Crude oil prices slipped on Thursday as the market focused on oversupply and fading expectation of a production freeze. Global crude oil benchmark Brent was down 10 cents at $48.95 a barrel by 1230 GMT, having closed down 1.8 percent on Wednesday. U.S. light crude oil was down 15 cents at $46.62 a barrel, after dropping 2.8% on Wednesday.
The National Hurricane Center is warning that interests in the northwestern Bahamas and Florida should monitor the progress of a tropical wave disturbance known as Invest 99-L, and already there are signs in the oil market that oil companies are heeding the warning.
Crude oil prices swung wildly into the positive territory yesterday. The rally eventually came to a halt around the $50 per barrel handle for Brent and $48 for WTI, and both contracts have been trending lower from these levels until an hour or so ago. It looks like oil prices have now found some short-covering support ahead of today’s official U.S. crude oil inventories report, due at 15:30 BST (10:30 ET).
The bulls are back and the bears are in trouble. The crude oil market enters bull market territory just 3 weeks after dipping into bear land. It looked like a classic short squeeze ahead of the September crude oil expiration and it is clear some traders had it all wrong.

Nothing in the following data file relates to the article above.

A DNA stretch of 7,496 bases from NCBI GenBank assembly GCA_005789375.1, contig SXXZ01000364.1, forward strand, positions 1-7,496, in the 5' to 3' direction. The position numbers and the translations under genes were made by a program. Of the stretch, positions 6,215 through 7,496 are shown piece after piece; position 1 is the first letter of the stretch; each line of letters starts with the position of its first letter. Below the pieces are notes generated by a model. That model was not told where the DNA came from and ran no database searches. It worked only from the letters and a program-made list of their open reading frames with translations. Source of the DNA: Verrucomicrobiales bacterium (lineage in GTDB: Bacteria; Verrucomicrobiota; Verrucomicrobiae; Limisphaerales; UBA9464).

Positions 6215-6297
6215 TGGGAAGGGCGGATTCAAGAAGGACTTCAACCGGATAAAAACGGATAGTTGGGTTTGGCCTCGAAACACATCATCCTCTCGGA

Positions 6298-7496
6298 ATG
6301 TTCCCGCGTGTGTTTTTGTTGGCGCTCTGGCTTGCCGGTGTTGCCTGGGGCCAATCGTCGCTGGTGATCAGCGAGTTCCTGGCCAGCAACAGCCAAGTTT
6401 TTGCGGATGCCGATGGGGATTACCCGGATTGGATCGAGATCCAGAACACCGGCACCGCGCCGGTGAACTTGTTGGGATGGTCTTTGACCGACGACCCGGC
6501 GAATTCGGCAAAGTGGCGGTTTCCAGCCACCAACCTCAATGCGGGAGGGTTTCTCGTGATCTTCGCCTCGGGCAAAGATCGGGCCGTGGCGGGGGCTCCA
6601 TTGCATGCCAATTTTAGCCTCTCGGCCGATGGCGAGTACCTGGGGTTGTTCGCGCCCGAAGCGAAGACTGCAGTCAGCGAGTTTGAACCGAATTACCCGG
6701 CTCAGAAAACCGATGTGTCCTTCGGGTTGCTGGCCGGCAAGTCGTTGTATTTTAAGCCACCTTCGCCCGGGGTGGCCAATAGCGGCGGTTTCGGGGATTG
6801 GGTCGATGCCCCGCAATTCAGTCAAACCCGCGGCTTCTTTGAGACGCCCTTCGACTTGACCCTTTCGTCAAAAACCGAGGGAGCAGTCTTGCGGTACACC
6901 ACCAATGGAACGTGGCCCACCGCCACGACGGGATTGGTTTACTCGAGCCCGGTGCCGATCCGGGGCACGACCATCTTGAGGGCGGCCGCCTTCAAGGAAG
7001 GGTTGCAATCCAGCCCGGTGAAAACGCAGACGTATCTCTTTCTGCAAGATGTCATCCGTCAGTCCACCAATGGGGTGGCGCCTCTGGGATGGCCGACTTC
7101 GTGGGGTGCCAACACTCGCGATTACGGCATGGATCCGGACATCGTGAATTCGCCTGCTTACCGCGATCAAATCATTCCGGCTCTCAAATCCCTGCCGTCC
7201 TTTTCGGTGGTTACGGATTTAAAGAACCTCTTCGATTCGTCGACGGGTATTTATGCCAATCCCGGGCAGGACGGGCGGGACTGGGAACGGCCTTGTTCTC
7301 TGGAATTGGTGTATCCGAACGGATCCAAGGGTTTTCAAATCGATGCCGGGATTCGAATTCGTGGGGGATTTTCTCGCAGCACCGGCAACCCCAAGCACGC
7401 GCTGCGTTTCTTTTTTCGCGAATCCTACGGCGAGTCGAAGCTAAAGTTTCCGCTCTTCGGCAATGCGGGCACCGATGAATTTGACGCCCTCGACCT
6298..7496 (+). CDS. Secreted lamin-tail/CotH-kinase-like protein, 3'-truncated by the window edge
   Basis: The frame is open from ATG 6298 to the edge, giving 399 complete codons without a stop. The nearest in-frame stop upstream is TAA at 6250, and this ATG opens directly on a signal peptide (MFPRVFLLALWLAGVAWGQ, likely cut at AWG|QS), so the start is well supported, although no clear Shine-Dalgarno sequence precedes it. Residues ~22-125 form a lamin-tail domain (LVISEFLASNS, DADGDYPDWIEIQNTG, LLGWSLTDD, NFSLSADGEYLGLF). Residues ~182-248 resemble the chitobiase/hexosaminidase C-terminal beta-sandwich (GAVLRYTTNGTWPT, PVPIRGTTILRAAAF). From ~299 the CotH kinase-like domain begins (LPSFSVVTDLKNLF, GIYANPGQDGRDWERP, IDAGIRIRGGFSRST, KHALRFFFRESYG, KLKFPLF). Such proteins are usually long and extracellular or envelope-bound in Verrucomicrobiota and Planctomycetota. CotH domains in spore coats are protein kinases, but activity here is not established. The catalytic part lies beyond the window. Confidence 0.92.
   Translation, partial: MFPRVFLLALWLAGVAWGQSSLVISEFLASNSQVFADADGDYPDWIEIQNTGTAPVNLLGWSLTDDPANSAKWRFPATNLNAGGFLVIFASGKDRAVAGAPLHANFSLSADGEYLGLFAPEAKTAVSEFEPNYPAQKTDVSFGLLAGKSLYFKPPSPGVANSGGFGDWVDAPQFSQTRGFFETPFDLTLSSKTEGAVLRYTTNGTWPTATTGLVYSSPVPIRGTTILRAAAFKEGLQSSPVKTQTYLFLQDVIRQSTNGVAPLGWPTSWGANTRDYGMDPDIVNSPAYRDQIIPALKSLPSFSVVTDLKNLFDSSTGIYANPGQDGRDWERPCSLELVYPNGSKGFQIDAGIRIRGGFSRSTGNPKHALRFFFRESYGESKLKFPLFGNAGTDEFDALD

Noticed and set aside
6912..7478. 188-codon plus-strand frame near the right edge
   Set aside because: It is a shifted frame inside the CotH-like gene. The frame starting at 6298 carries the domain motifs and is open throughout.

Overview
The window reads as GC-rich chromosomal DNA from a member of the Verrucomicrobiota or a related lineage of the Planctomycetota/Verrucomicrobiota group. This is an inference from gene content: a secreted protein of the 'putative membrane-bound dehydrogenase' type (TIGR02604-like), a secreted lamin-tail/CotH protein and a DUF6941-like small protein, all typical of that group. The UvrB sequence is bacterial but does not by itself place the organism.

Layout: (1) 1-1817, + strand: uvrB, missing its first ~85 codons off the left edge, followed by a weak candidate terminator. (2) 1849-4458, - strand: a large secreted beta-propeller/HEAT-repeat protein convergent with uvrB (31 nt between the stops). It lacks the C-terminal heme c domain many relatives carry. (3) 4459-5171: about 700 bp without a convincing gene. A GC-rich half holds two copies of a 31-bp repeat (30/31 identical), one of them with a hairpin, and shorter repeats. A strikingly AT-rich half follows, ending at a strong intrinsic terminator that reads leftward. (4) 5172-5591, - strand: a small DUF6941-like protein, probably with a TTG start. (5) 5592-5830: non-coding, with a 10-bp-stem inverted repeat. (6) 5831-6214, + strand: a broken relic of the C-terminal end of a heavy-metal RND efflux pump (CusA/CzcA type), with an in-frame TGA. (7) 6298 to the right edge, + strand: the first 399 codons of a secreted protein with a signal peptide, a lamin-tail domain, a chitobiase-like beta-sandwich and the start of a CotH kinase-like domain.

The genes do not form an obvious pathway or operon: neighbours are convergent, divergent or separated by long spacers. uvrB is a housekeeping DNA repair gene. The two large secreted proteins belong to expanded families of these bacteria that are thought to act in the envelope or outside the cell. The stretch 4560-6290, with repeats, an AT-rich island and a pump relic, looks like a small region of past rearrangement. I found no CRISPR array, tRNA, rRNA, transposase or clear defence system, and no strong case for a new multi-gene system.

Crude oil prices continue to rally as the dollar weakens and demand expectations rise. Bear traders are running for cover as more evidence that the fallout from the Brexit vote was not as bad as anticipated and the Federal Reserve, in their minutes, seemed to suggest that there are no worries about inflation, which would mean the odds of an interest rate hike has gone down considerably.
While there was a lot of talk about Friday’s Baker Hughes rig count, it is what they did not tell you that may be what counts. On Friday, Baker Hughes reported that the number of active U.S. oil rigs increased by 17--the seventh weekly increase and the most in a year.
They said it could not be done, but OPEC and non-OPEC may go ahead and do it anyway. It is looking more likely to the crude oil trade that a deal to freeze oil production could get done. Last week it was Saudi Arabian energy minister Khalid al-Falih who signaled he was open to an agreement.
A year ago today the Bank of China shocked global markets by devaluing its currency and helped set up the environment for an oil market crash. While the oil market looks weak due to seasonal factors and high inventories, do we have the same situation a year later that can set up an oil market crash? I think not.
The first round of fundamental data hit the media airwaves mid-day with the release of the EIA forward projections followed by the API data late in the day. The EIA report was biased to the bearish side as they raised its estimated for U.S. production (see the charts below for more details).
The American Petroleum Institute (API), an industry group, reported a sharper-than-expected 2.1 million barrel rise in U.S. weekly crude stockpiles. As a result, hopes that the official data from the EIA would reveal a 1.3 million decrease – the first decline in two weeks – were dashed.